Jingle All The Way


Mak Kriksciun and Frank Jiang

Growing up, Kayla Choi ’22 celebrated Christmas by revisiting the story of the birth of Jesus Christ and the gifts the Wisemen bestowed to him. Yet, as she sat in church for Midnight Mass, she wondered when the Christmas spirit departed from the religious teachings of her youth and transformed into a culture of extreme gift-giving.

“Nowadays, people are just buying [presents] and no longer learning the origins of Christmas,” Choi said. “They [might] know vaguely of it, but they don’t really care because it’s being overtaken by things [such as] Santa, cookies and presents.”

Similarly, as Naomi Ogden ’20 opened Instagram on Christmas Day, she noticed that posts featured materialistic goods rather than family connections, she said.

“I think [Christmas is] fun when you focus on being with family instead of what gifts you’re getting and what gifts you’re giving,” Ogden said.
With a greater importance placed upon the monetary gift values, Alliant Credit Union states that commercial spending increases significantly around Christmastime. According to ABC News and the National Retail Federation, the average American spends approximately $700 on holiday gifts every year, totaling more than $465 billion.

Naomi Ogden speaks about the value of gifts during the holiday season.

The sentimental importance of gifts, usually used to signify love, has diminished in favor of their monetary value, Ogden said.

“[Christmas is] not fun for me when I see on social media a bunch of people making it about the most expensive gift they got,” Ogden said.

Shay Gillearn ’21 has his own Christmas traditions. He said that he is more focused on family and less on presents as he has grown. He said he worries that presents create a distraction from family for many individuals.
“I do think that the holidays have been overly commercialized because many people only care about getting gifts during those times,” Gillearn said.
Choi said that, by celebrating a more traditional form of Christmas, the gifts her family gives are less about toys and are more representative of the holiday spirit.

“My family has never really been a fan of celebrating Christmas [through] buying gifts and such,” Choi said. “We would give gifts to other people. [However] it wouldn’t be lavish gifts. [The gifts would] be something like fruit, which is a gift that doesn’t really emphasize the materialistic value of gifts.”

Mohona Ganguli describes how her Christmas traditions don’t involve religion. 

Because she is Hindu, Mohona Ganguli ’21 said she celebrates Christmas without the Christian values traditionally associated with the holiday.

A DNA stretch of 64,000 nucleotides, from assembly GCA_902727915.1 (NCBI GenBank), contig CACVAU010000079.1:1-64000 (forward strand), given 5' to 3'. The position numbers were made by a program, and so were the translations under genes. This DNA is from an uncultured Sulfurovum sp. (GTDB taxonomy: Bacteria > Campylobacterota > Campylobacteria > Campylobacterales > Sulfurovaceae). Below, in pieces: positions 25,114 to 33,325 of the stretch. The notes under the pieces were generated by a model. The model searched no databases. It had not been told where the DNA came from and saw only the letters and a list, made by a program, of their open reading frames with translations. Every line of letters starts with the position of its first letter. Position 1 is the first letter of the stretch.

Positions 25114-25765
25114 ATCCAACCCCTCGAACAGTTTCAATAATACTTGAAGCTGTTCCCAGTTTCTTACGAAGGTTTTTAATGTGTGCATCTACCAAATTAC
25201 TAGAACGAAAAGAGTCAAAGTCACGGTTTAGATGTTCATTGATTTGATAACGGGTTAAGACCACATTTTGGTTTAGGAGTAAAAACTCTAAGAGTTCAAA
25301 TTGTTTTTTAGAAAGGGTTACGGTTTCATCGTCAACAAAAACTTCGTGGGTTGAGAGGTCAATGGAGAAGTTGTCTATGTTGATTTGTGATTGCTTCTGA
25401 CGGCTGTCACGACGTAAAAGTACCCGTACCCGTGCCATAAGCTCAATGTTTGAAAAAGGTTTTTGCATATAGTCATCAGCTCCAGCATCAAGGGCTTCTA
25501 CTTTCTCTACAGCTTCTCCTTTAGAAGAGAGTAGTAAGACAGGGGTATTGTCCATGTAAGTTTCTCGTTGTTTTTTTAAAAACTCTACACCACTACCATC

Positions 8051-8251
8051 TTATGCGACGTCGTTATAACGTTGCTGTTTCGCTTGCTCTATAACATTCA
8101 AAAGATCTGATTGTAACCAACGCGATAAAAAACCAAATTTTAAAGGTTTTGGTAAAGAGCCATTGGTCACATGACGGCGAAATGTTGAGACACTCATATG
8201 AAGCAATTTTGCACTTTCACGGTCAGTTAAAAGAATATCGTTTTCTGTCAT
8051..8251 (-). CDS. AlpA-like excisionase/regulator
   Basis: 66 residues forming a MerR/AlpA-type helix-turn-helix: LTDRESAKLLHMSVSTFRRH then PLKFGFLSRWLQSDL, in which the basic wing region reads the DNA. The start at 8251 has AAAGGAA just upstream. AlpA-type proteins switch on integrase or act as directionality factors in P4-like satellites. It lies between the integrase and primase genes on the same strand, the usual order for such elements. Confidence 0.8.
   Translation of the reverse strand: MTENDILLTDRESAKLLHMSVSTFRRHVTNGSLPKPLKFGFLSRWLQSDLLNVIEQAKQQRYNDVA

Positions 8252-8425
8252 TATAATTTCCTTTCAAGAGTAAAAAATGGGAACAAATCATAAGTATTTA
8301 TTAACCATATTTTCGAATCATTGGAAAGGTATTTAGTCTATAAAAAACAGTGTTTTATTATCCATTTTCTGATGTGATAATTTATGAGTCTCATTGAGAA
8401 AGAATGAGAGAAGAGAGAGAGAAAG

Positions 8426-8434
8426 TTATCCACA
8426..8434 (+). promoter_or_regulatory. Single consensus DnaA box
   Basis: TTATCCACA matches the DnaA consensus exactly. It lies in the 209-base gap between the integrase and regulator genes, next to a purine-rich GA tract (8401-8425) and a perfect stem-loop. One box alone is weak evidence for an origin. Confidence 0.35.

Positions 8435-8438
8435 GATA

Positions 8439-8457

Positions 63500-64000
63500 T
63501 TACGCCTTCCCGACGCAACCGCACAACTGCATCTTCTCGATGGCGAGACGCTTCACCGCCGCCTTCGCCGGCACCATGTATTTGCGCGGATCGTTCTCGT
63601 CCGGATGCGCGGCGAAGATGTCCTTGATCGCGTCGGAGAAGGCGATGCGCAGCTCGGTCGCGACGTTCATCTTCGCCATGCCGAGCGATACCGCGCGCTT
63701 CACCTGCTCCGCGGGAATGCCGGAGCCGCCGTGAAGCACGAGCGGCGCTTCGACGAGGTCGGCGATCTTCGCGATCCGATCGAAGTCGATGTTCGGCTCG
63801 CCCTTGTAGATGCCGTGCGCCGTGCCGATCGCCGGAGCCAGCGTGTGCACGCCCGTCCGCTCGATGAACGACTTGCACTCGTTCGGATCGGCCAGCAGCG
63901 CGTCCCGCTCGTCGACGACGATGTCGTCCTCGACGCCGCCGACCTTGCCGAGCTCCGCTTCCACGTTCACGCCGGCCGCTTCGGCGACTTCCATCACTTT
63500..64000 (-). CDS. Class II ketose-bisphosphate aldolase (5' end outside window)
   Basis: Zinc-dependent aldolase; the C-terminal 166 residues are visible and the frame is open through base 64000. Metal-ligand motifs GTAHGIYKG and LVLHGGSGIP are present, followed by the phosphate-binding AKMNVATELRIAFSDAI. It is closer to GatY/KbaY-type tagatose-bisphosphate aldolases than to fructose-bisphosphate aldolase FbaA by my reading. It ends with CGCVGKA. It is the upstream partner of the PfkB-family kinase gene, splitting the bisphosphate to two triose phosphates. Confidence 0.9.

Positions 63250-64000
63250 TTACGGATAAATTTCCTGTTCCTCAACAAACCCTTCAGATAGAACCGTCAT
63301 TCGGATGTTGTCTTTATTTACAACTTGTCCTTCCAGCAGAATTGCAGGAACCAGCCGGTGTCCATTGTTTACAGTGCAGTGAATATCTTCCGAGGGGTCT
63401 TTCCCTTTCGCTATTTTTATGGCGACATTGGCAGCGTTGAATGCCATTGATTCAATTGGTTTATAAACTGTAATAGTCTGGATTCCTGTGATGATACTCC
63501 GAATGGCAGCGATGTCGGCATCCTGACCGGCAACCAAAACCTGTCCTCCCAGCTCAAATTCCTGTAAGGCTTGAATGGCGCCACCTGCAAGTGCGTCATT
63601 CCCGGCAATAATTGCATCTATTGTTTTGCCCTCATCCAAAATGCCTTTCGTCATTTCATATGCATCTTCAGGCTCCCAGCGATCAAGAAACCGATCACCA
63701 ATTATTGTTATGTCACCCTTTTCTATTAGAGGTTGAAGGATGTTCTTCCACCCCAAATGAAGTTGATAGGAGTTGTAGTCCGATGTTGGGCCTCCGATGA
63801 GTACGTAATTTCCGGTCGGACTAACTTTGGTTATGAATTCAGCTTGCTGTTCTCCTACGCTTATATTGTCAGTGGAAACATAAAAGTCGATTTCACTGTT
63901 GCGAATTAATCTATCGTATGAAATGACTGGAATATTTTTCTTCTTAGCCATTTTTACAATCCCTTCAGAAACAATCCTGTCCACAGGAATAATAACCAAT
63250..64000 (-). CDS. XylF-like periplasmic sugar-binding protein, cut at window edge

“We don’t really celebrate the more religious aspects of Christmas,” Ganguli said. “We celebrate the more commercial aspects. We have a Christmas tree, open presents and all get together as a family.”

In addition, other religious holidays have taken on a similar meaning, Hayley Rothbart ’21 said. For example, though not as religiously significant as holidays such as Yom Kippur and Rosh Hashanah, Hanukkah has become the most well-known Jewish celebration because it falls very close to the gift-giving season, Rothbart said.

“I feel like Hanukkah is a great winter holiday, and it’s definitely the most culturally recognized,” Rothbart said.

Rothbart does not see a problem with the way gifts are exchanged, as the intention still represents the idea of generosity, she said.

“If [the gift’s] a new car, maybe I would notice it, but every family can afford different things,” Rothbart said. “It doesn’t get to me if I don’t get as many gifts or as expensive gifts. That’s just the way of life.”

Maddie Boudov speaks of her celebration of Hannukkah and Christmas. 

Maddie Boudov ’21, who is Jewish, approaches Hanukkah and Christmas in a different way. Rather than focusing on the religious aspects of these two holidays, she celebrates the interpersonal relationship aspects of both, she said.

“I associate winter holidays with a time to celebrate friends and family more than a specific religion,” Boudov said. “[It’s] just a time to value those around you and be thankful for what you have and celebrate the joy of life.”
Boudov said that she celebrates Hanukkah and Christmas very differently, especially because her parents don’t observe Christmas.

“[On] one of the eight nights [of Hanukkah], I’ll go over to my grandparents house, and celebrate with family,” Boudov said. “Every year on Christmas Eve, I go to my best friend’s house for an annual party.”

Though many spend the holidays at home surrounded by those meaningful to them, retail workers often do not enjoy the same luxuries, Ogden said. During the holidays, especially during Black Friday sales, retail workers are often verbally abused or are forced to work with demanding customers, she said.

“I just feel so bad for the retail workers,” Ogden said. “[Their working environment is] literally hell. The worst people with the worst attitudes show up on that day because they think they’re entitled to a deal or certain products, when they’re not.”

Nevertheless, Choi said she admits that though she often feels left out from the gift-giving culture, she understands what the season represents.

“Now I realize [my upbringing] was just teaching me not to be materialistic,” Choi said. “[My parents taught me] not to take things for granted and actually realize what the true value of the holiday is [and what it is] signifying rather than what it has now become due to people just trying to make money off of it.”